LOUISVILLE, Ky. (AP) — The meaning behind the names of the 19 horses running in the 140th Kentucky Derby in post position order. The No. 1 stall in the starting gate will be empty after Hoppertunity was scratched:
2. VICAR’S IN TROUBLE: Sire is Into Mischief and Vicar is a name on the dam’s side.
3. HARRY’S HOLIDAY: His sire is Harlan’s Holiday.
4. UNCLE SIGH: Named for Uncle Si Robertson of reality TV show “Duck Dynasty”; colt’s co-owner is a fan of show. He donates at least 10 percent of his horses’ earnings to charities supporting injured military veterans.
5. DANZA: Sire is Street Boss and one of the owners says he’s a tough colt; Tony Danza, best known for his roles on the TV comedies “Taxi” and “Who’s the Boss?” served as human inspiration.
6. CALIFORNIA CHROME: Owners picked name out of a hat; chrome refers to the bay colt’s coloring.
7. SAMRAAT: Owned by Leonard Riggio, chairman of Barnes & Noble bookstore chain.
8. WE MISS ARTIE: Named for late family friend of owners Ken and Sarah Ramsey.
9. GENERAL A ROD: No connection to baseball’s Alex Rodriguez.
10. VINCEREMOS: Name is Spanish word that means “we will overcome.”
11. WILDCAT RED: Sire is D’wildcat and an owner though his coat looked red when colt was younger.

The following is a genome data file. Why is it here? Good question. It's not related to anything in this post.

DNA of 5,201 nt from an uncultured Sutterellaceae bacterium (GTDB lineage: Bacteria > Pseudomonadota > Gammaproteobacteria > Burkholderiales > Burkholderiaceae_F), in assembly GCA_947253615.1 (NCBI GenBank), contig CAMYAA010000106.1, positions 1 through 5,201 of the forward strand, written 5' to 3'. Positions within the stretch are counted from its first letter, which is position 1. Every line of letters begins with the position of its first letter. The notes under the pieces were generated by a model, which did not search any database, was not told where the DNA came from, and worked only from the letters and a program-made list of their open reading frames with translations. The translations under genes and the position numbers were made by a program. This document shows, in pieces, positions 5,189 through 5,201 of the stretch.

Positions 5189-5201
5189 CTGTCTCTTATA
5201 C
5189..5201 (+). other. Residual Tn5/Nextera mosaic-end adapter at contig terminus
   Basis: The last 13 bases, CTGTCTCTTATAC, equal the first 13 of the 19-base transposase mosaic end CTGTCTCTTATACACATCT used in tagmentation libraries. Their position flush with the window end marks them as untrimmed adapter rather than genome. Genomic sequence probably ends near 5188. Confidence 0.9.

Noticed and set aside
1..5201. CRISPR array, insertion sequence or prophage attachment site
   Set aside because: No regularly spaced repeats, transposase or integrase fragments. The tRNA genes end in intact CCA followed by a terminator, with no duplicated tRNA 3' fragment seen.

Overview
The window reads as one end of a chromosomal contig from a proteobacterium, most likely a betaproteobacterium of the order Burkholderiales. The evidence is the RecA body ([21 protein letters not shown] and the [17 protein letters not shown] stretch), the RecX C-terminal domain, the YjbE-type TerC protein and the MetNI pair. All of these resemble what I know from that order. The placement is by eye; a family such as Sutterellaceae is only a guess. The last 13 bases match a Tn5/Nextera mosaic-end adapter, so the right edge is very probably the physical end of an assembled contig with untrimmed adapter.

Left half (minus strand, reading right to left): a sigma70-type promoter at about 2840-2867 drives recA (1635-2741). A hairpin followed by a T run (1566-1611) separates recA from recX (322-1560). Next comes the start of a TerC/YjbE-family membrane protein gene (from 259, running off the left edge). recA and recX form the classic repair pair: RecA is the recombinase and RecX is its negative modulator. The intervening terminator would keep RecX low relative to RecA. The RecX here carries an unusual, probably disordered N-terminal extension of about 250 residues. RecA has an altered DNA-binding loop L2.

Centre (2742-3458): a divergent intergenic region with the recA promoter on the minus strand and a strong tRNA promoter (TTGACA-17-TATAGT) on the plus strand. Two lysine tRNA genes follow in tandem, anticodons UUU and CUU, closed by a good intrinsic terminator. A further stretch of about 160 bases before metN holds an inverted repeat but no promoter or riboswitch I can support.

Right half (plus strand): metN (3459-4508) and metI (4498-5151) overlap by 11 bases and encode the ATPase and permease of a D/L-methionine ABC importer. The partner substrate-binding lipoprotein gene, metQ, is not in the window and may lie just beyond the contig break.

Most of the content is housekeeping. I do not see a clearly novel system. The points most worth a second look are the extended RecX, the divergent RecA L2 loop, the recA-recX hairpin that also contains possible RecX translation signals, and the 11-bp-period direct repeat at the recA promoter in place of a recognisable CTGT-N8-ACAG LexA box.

12. DANCE WITH FATE: Sire is Two Step Salsa and dam is Flirting With Fate.
13. CHITU: Trainer Bob Baffert says colt is named for a standout horse from China and it’s pronounced “Chee-too.”
14. MEDAL COUNT: Son of Dynaformer, who sired ill-fated 2006 Derby winner Barbaro.
15. TAPITURE: Extension of sire’s name Tapit.
16. INTENSE HOLIDAY: Sire is Harlan’s Holiday and dam is Intensify. Chris Mara, senior VP of player personnel for NFL’s Giants, is a partner in Starlight Racing, which owns the colt. His daughters are actresses Rooney and Kate Mara.
17. COMMANDING CURVE: Sire’s name is Master Command.
18. CANDY BOY: Sire is Candy Ride and the name Candy Girl is on its side of the breeding.
19. RIDE ON CURLIN: Sire is two-time Horse of the Year Curlin and dam is Magical Ride.
20. WICKED STRONG: Named for victims of last year’s Boston Marathon bombings and a nod to Bostonians’ habit of using “wicked” as an adjective.